Matthew links Jesus immediately to the authority and historicity of David and Abraham, then traces his genealogy in order to establish the fact-ness of his lineage. Authority.
Mark links Jesus to the prophecies of Isaiah, the most well known of Israel’s major prophets. Authority.
Luke begins by establishing his own authority as a historian, then links what follows to known Roman history, ending also with a powerfully worded genealogy that goes straight back to God himself. “Jesus, when he began his ministry, was about thirty years of age, being the son (as was supposed) of Joseph, the son of…the son of…the son of Seth, the son of Adam, the son of God.” Wow…authority!
But John outdoes them all in establishing Jesus’ ultimate authority. “In the beginning was the Word, and the Word was with God, and the Word was God…And the Word became flesh and dwelt among us, full of grace and truth; we have beheld his glory, glory as of the only Son from the Father.”
The gospel writers do not simply say that a man called Jesus happened to be born, they establish the authority of his birth, of his lineage, of his eternal connection to God and creation, and then as it progresses, the authority of his message. Mark 1:22 punctuates the entire opening phase of Jesus’ ministry with, “And they were astonished at his teaching, for he taught them as one who had authority.”
The basis for Paul’s authority—Jesus himself
Likewise, then, as Paul embarks on an attempt to speak to the Galatians on a matter, as he sees it, in which the entire veracity of the Gospel is at stake, he has to establish his credibility, his authority to speak…and to speak with authority. This would be all the more important if his standing in the church had been criticized, as, given his past, it surely must have been.
Though he was still not at the top rank of leadership in the church, it is clear that from the moment Paul emerged on the scene, he spoke out boldly. He shook things up. He was “no respecter of persons.” He was a firebrand as a Christian just as he had been as a Pharisee. Not only was he a firebrand, he was ambitious as a Pharisee. Why would he not likewise be ambitious as a Christian?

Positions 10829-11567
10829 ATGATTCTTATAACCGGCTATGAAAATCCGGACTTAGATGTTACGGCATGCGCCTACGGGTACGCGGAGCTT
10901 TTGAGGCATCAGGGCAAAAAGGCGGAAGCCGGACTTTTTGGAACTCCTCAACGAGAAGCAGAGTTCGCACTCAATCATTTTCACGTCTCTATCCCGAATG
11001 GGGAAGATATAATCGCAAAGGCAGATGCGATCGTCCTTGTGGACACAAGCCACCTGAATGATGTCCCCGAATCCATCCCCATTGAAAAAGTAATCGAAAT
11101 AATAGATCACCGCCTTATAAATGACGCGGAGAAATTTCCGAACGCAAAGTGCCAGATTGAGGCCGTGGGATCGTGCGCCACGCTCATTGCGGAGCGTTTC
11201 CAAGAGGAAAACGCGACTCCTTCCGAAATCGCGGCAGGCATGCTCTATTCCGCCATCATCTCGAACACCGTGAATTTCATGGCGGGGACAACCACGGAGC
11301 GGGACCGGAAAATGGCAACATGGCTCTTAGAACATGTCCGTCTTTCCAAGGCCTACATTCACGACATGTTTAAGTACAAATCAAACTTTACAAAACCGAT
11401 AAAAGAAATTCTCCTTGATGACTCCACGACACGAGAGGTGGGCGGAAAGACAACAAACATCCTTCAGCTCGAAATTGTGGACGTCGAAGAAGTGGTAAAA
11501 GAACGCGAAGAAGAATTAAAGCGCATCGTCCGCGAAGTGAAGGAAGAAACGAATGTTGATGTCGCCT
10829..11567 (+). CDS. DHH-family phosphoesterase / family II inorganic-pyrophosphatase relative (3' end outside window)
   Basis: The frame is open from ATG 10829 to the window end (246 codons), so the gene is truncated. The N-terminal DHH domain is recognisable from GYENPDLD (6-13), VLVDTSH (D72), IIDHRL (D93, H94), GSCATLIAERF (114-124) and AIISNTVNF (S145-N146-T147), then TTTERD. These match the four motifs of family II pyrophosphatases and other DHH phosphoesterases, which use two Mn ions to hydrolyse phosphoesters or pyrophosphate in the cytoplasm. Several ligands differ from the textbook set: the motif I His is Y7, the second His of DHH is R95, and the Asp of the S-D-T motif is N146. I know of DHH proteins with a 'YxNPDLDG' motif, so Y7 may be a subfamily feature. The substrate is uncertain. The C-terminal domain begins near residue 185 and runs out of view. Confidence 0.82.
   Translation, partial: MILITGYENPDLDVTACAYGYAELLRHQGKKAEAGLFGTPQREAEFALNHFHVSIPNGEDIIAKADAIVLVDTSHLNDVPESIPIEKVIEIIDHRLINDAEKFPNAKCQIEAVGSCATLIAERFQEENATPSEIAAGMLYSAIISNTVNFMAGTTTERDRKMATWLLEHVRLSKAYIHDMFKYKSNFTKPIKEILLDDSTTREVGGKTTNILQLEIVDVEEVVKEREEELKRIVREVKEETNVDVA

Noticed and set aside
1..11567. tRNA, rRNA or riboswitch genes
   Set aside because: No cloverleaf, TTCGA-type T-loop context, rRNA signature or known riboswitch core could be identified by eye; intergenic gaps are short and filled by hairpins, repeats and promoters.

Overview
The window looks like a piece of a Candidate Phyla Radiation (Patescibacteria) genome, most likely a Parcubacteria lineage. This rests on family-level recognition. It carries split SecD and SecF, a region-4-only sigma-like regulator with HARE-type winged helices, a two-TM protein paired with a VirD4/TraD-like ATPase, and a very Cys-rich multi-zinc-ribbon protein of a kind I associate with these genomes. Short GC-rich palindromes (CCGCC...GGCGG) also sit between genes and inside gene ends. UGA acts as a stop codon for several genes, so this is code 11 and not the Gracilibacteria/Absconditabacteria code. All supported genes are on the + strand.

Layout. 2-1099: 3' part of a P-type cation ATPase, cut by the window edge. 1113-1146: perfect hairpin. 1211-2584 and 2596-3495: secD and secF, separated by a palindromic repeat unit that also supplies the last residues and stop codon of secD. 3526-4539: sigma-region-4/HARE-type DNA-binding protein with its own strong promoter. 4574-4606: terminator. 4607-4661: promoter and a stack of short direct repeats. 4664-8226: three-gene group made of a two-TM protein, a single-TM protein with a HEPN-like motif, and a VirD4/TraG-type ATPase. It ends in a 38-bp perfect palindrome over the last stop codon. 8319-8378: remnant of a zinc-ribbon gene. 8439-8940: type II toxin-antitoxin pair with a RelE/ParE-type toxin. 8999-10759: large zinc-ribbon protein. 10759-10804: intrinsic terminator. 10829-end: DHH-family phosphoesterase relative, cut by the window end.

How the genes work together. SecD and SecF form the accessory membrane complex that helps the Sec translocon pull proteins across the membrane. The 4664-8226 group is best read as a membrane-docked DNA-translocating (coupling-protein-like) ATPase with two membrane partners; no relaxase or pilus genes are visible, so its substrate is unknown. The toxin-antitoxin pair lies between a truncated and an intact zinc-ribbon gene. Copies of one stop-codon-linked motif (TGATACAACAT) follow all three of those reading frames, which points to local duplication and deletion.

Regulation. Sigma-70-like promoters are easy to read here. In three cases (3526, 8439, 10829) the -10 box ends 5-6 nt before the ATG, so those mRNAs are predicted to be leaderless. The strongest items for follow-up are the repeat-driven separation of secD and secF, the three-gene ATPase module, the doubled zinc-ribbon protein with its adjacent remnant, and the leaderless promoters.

Obviously, what greater authority could Paul call upon than the unassailable argument that Jesus himself had given him the authority to speak? No one could argue with him then.
12. Paul’s Problem…Authority—Solution…Apostleship
One of the most intriguing questions of all time, certainly the most intriguing question of the New Testament is, “What did Jesus know, and when did he know it?” In other words, when did he know that he was the Son of God, the Messiah and the Savior of mankind? The Lord’s was an increasingly revealed Sonship. He did not step on the earth as a fully formed “Son of God.” He was born as a baby, and had to grow into that realization progressively as he “increased in wisdom and in stature and in favor with God and man.”
This is the New Covenantal equivalent to the brain-warping yet magnificent and awe-inspiring conundrum of the Old: How could God have always existed?
When did Paul begin thinking of himself as an Apostle?
When we analyze the life of Paul, we face a similar question: What did he know, and when did he know it?
When did Paul come to the conviction that he was an “apostle”?
What put the idea in his head in the first place? He implies that the commission came from Jesus. When we read the account of his salvationary vision, however, in both Acts 9 and 22 there is nothing to indicate such an apostolic aspect to the vision.
Barnabas did not call himself an apostle. James did not call himself an apostle, though others may have considered him to be. Many men were older in the faith than Paul. What put the idea into Paul’s head that he should be an apostle?
Paul is the only man in New Testament to give himself the title. That he says it came not from men is not so confirming a stamp of authority as it may seem. Matthias’s apostleship came through men. He did not seek it, nor claim it. He allowed God to work through the men above him. James and Barnabas might certainly have laid claim on far more grounds than Paul, yet neither did. In all other cases, the title of apostle is conferred by others.
Only Paul appoints himself.
One cannot but wonder if the idea came to him either as a result of the Antioch incident, or shortly thereafter as he set out to write his letter to the Galatians. If it indeed came on the Damascus Road, why does Luke not mention it? Why does Paul wait until now to make it known?
The intent here is not to discredit Paul’s claim, but to look at his life with an openness and honesty that helps us get to know the real Paul, rather than the mirage of infallibility that church history has built up around him.
Paul opens his letter to the Galatians with the greeting, some form of which would thereafter be standard for most of the New Testament epistles: “Paul an apostle—not from men nor through man, but through Jesus Christ, and God the Father, who raised him from the dead…”